[posted by dinah]
I began this venture with a pre-existing belief about psychotherapy. I thought of it then (when? not sure, Med School or even before) as a Process that evolves over time whereby the patient talks about meaningful ideas and events, often from his past, and the psychiatrist makes insightful interpretations that help the patient to change and modify his feelings about himself and how he interacts with the world. It was, I believed, a process which both cures mental illness, and helps people change in ways that are not necessarily about illness, but perhaps about growth. A goal and an end were essential to this line of thought. If my conception of psychotherapy sounded both vague and grandiose, well it was both vague and grandiose.
Years later, I have very different ideas about what psychotherapy is, more about what it is not, and it's taken me a while to realize how clueless I remain.
Over time, my ideas modified. I like science, I love the concrete, I want there to be a bit of predictability to how the world works and what actions effect what kind of changes. In that sense, I chose the wrong career, so it's really good that I love what I do.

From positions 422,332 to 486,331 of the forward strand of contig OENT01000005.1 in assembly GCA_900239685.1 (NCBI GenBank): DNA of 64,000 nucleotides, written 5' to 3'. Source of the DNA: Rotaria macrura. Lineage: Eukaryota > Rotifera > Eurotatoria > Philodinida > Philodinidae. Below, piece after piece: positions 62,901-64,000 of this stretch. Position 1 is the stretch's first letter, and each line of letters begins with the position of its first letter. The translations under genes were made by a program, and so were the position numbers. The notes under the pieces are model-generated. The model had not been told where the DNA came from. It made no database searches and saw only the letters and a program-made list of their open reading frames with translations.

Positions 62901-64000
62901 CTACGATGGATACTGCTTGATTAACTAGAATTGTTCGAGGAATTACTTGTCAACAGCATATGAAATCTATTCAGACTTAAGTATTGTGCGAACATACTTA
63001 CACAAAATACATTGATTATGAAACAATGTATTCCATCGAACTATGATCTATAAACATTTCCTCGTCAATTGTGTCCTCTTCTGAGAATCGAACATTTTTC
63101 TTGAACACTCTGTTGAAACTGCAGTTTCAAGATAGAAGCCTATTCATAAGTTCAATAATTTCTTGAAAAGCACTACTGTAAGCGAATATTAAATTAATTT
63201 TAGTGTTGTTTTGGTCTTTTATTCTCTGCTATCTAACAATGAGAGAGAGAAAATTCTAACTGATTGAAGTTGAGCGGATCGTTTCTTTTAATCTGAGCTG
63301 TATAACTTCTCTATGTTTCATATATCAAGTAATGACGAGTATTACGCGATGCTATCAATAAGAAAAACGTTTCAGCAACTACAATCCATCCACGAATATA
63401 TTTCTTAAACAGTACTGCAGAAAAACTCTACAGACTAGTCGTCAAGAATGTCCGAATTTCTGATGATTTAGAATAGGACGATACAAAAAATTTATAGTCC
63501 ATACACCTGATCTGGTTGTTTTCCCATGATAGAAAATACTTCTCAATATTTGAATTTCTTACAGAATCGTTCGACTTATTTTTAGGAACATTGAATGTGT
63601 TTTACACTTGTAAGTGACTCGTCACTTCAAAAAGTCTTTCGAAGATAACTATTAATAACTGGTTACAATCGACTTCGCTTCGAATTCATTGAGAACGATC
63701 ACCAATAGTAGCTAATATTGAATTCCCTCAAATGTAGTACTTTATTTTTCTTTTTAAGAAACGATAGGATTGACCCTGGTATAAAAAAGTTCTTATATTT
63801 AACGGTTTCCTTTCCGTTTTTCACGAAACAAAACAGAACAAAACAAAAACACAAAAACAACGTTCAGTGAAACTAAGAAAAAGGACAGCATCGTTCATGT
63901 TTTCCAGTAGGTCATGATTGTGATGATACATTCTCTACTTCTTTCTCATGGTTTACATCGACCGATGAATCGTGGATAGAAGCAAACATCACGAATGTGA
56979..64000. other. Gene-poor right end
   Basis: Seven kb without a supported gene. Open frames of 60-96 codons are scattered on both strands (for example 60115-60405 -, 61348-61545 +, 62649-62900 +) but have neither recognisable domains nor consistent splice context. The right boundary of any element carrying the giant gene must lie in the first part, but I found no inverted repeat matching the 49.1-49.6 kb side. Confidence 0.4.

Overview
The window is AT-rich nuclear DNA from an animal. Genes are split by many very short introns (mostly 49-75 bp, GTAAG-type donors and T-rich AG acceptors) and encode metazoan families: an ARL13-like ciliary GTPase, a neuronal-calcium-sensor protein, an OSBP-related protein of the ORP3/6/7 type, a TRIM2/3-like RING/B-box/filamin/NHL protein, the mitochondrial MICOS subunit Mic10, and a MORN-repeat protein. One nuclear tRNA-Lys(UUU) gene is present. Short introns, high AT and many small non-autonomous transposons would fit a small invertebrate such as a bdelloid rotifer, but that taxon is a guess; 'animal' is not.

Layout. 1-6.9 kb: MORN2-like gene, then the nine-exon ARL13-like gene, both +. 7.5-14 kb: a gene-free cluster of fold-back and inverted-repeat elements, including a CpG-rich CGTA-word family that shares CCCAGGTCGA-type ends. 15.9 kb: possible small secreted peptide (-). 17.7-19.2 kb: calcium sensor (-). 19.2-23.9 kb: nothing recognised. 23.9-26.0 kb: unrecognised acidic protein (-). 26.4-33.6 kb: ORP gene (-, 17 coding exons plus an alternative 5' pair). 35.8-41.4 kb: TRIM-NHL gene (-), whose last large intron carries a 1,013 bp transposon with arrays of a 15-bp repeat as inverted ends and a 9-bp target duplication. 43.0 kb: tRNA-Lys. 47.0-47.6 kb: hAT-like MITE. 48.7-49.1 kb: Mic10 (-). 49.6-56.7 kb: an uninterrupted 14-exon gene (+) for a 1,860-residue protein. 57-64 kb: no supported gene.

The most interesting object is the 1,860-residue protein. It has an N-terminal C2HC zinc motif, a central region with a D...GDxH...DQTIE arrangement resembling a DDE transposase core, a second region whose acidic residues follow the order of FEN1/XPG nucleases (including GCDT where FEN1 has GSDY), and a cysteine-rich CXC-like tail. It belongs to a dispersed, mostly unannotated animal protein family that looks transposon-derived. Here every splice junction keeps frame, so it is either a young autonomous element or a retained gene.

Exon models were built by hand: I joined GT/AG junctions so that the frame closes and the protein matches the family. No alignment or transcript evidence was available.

I was trained to see mental illness as reasonably (though not perfectly) discrete diagnoses with clusters of symptoms defining any given illness. So, for example, Major Depression required either a persistent low mood or anhedonia, along with some combo of sleep/appetite/libido/vital sense change and guilt...etc.: this was an illness, probably with some degree of genetic etiology, and medications treat the disorder. Psychotherapy also helps, and the Cognitive Behavioral folks (Beck in particular, from my undergraduate days at Penn) say it works as well as medication, maybe better. But why does psychotherapy work? And what components of psychotherapy are necessary for it to work? Does it work differently if you're using it to treat an Axis I illness versus personality pathology or what about if someone without a diagnosis wants to change their patterns of relating (eg "I pick men who are bad for me") or is simply overwhelmed when stressful life events strike? Does the patient need to talk about specific things? What if the patient just comes and sits?